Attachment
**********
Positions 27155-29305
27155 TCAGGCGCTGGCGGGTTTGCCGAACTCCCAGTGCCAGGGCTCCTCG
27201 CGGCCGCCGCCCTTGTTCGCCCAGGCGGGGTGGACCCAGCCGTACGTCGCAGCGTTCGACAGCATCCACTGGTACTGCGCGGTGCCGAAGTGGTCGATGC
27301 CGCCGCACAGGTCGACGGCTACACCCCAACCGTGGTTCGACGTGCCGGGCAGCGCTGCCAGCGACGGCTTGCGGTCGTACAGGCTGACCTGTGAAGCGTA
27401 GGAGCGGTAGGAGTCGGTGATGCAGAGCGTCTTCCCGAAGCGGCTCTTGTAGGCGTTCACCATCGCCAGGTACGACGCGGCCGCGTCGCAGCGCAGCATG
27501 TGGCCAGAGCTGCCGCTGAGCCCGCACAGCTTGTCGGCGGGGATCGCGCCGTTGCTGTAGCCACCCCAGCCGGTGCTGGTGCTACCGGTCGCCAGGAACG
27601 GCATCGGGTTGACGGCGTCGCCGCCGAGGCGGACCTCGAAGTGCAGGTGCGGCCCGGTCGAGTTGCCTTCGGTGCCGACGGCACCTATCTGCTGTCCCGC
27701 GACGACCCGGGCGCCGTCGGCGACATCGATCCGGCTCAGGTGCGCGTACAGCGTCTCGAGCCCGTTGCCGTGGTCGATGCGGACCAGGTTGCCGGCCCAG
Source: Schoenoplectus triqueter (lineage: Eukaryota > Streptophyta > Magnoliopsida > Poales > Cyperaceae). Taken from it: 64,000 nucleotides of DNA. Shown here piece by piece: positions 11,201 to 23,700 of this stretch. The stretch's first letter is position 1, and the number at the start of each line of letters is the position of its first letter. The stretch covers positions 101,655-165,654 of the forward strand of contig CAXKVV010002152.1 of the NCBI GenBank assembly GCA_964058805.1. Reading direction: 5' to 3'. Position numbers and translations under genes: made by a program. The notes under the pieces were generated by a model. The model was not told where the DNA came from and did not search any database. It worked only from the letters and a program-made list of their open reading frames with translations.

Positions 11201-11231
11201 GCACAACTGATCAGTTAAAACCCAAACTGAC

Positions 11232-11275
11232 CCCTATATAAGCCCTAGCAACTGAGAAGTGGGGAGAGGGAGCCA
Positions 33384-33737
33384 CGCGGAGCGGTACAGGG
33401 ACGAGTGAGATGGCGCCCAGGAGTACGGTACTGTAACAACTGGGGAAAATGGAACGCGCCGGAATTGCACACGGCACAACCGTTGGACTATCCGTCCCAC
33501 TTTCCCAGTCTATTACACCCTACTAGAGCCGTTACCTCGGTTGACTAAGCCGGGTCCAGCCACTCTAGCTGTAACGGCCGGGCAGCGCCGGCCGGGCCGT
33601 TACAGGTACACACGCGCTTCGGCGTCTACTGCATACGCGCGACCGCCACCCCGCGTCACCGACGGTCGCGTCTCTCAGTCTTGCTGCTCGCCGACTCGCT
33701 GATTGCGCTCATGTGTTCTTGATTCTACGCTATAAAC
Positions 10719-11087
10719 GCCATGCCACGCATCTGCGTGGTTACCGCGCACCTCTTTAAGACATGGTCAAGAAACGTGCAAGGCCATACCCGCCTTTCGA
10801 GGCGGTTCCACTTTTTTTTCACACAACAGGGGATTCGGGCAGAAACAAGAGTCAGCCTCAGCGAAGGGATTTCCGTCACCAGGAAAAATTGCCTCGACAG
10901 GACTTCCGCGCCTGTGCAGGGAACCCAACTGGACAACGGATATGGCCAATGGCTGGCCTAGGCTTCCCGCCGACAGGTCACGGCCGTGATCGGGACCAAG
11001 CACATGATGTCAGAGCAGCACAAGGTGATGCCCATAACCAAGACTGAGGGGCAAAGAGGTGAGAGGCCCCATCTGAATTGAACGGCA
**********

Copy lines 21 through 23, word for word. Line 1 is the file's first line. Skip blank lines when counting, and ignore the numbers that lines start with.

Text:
10719 GCCATGCCACGCATCTGCGTGGTTACCGCGCACCTCTTTAAGACATGGTCAAGAAACGTGCAAGGCCATACCCGCCTTTCGA
10801 GGCGGTTCCACTTTTTTTTCACACAACAGGGGATTCGGGCAGAAACAAGAGTCAGCCTCAGCGAAGGGATTTCCGTCACCAGGAAAAATTGCCTCGACAG
10901 GACTTCCGCGCCTGTGCAGGGAACCCAACTGGACAACGGATATGGCCAATGGCTGGCCTAGGCTTCCCGCCGACAGGTCACGGCCGTGATCGGGACCAAG